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Model Murdering
7,334 Posts
Discussion Starter · #1 ·
Just kiddin' guys. I was having a Monty Python moment. Probably the fumes.

Although not something new if you've been following my whole styrene goo trip, but something that will definitely change the way I do 'lil cars.

I've been floundering around with Vitale's method for about a year and have made some minor inroads on improving the process. The stickler has always been a good color match for spot repairs or some way to use the panel blend technique common in 1:1 autobody.

Today I'm fairly certain that I've finally nailed it.

Pic1 : These are my first test shots of atomized styrene. The far left chunk is the inside of a red dune buggy side pod. It was scuffed dull with wet and dry and received three thin coats for a good film. Red on red, can-o-corn!

The middle chunk is a bright lemon yellow firebird trunk. The tampo stripe and #7 were left out of curiosity. You'll notice a fade. The far right of the trunk is one pass, then from the left side progressing towards the middle is two, three, and four passes. I was happy with the coverage over the bright lemon yellow.

The third chunk is the underside of a red dune buggy nose. It got three coats of olive and was set aside to flash. Once it was flashed off I put three coats of red on the left and right corners. A little translucent, it's shadowed from the olive below. I'm sure a few more passes would change it's character. Admittedly the red was thin as I'm still winging the formula. The olive covered better as it was considerably thicker. I was just curious about complete color changes.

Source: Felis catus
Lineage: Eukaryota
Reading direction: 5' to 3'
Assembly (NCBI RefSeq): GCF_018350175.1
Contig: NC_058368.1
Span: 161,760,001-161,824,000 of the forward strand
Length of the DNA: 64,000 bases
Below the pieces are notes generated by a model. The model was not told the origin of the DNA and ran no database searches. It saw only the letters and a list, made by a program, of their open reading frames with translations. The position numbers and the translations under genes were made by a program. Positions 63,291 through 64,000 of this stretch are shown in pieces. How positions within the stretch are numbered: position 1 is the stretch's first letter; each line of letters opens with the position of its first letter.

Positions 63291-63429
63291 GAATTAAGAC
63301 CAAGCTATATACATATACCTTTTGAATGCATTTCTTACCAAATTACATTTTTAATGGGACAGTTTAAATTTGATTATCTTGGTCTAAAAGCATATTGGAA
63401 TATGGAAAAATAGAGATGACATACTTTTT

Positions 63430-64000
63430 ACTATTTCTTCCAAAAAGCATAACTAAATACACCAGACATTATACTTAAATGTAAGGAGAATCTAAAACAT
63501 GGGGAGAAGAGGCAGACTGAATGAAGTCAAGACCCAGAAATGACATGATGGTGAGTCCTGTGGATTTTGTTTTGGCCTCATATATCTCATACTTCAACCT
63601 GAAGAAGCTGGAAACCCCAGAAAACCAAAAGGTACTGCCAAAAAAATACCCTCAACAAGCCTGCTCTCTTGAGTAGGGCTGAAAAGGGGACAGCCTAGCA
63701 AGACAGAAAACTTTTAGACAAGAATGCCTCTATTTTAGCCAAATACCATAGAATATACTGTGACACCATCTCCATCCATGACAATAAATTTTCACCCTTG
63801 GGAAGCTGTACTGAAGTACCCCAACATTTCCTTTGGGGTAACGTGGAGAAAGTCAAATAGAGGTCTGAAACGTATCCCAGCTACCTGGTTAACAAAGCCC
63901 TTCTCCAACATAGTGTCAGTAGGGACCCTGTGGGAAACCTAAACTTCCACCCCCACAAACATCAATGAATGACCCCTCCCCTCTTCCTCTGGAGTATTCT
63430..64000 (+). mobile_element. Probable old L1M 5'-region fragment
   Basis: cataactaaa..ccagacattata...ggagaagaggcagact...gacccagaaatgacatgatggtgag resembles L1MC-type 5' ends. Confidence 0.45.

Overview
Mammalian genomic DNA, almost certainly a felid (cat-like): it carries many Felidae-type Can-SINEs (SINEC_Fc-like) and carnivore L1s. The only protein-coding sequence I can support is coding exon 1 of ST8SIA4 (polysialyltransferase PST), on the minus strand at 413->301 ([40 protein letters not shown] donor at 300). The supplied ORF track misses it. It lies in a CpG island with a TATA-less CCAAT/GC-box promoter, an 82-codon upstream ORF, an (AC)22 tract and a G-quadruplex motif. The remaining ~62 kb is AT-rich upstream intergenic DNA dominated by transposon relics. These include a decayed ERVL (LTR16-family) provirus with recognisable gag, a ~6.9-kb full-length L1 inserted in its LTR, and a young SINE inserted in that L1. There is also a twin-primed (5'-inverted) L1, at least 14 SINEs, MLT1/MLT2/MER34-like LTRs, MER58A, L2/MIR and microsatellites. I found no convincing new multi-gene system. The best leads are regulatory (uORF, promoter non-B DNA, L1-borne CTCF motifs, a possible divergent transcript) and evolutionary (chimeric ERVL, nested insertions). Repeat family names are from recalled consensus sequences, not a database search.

Pics2&3 : I was pretty geeked up on the results of the red on red test shot.
So Joez deuce master got the nod. Fact: No matter how careful you are there will be ghost lines and the occasional inclusion, especially with a body with eight different grafts from three different cars. A lesson learned on the green XKE roadster.

The deuce is very close to completion and the underside was as good as done. The outside was tightly double masked and the underside received three passes.

It's been about two hours now and the test shots are dry and will not print. I just walked out and fingerpoked them. The fire bird trunk with the thick olive topcoat lost a lot of trunk line detail. The tampos did not bleed through. We'll see if it sucks down after a days cure and reveals some more detail, and if the tampoed areas appear raised. Also in question is what kind of over all bond will result. Of the three, two were shot down and dirty, bugs and all.

So far the color blend (red on red) looks skookum. Color changes from dark to light don't look as promising due to the amount of material required for coverage.
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